Late payments cripple businesses. UK SMEs alone are reported to be chasing up a combined £50 billion in late payments—showing just how pervasive this problem is.
Large businesses often get into the habit of paying their suppliers late. But why? Well, put simply, because they can. Late payments are so addictive that they have even been described as “the crack cocaine for larger companies”.
However, not all companies agree with this practice. Some have committed to ending late payments by signing up for the Prompt Payment Code (PPC)—though this is merely a voluntary commitment, as opposed to legally binding legislation.
This post will explore why late payments are such an issue, outline what the PPC is, and clarify what you need to know about the recent changes to the PPC.
By the way, if you need help with sorting out your company’s paperwork, we can help you with that. Stay on top of your invoices and build a strong and healthy cash flow with the help of our steady and experienced accountants in the UK.
The Late Payments Problem
Late payments wreak havoc on small businesses—especially during economic downturns. There’s nothing worse than not having enough money to pay your bills or staff, especially when a client’s payment is well overdue.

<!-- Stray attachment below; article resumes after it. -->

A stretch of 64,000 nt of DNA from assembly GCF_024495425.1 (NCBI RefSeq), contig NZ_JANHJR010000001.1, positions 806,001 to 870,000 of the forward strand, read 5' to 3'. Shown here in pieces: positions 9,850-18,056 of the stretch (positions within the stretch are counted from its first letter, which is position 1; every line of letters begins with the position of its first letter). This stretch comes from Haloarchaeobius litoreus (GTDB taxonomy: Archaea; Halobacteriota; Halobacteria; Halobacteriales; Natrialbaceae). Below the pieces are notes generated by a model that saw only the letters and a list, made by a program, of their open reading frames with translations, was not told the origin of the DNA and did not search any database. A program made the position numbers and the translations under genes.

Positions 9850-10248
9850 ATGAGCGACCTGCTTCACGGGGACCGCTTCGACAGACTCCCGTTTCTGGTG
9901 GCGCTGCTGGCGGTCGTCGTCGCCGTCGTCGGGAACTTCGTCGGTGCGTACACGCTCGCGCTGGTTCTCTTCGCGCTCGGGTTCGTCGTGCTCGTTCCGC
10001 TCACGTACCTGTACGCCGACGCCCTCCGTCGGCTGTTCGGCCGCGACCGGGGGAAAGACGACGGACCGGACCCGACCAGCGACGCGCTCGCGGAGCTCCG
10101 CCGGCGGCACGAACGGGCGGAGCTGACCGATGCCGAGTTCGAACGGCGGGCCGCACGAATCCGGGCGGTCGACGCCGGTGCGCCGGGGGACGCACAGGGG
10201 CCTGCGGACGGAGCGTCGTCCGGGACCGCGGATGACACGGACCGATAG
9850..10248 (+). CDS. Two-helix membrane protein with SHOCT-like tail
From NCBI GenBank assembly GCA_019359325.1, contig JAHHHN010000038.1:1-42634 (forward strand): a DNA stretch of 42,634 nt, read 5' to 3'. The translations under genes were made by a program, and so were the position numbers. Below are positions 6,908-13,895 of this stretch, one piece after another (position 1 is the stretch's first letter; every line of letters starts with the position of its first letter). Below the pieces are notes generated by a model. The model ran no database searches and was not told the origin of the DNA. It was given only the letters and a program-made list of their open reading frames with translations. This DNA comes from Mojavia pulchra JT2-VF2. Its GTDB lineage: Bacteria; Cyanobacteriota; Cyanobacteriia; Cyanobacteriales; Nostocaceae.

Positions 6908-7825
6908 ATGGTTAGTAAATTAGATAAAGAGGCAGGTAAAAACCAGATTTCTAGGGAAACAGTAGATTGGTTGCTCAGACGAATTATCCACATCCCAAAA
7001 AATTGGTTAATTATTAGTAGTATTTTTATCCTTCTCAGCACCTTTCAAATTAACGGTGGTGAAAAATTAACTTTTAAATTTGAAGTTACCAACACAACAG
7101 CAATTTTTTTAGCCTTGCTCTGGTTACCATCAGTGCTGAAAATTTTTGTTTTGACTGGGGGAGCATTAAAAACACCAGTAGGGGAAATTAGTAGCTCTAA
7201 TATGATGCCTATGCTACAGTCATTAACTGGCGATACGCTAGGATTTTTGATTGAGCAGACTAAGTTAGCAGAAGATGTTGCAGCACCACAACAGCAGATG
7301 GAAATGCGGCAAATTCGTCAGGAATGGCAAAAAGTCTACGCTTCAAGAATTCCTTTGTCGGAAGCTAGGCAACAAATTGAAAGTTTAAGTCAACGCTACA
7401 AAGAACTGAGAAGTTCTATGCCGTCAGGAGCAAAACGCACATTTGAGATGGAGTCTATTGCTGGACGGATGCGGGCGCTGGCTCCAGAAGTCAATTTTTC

Figures show just how common, and devastating, late payments are within the UK:
- 92% of financial decision-makers admit to paying suppliers late;
- The average UK SMB wastes an hour and a half per day chasing late payments. This translates into just under 400 hours per year;
- 50% of small businesses fail in the UK each year due to late payments alone;
- On average, each UK SMB is currently owed £31,055.
- 71% of small business owners have sleepless nights due to late payments.
Where the Prompt Payment Code (PPC) Comes In
Late payments are devastating to small businesses. While the UK lacks formal legislation to punish late payers (as is the case in Germany, for example), the PPC is an attempt to encourage large businesses to pay what they owe, when it’s due.
The Prompt Payment Code, established in 2008 by the Office of the Small Business Commissioner (SBC), is a voluntary code of practice. When companies sign up for the PPC, they pledge their ongoing commitment towards three goals:
- Paying suppliers on time, within the agreed terms;
- Giving clear guidance to suppliers on terms, dispute resolution, and promptly notifying them of any potential late payments;
- Supporting good practice throughout their entire supply chain by promoting—and encouraging adoption of—the code.
The PPC currently has 3,138 signatories from across the UK. However, given that there are over 6 million businesses currently operating in the UK, it’s clear that there's still a fair way to go yet before late payments are eradicated once and for all.
Changes to the Prompt Payment Code (PPC)
On the 19th of January 2021, the government announced a significant new wave of changes to the PPC.
These are as follows:
- Signatories must pay 95% of their invoices within 60 days;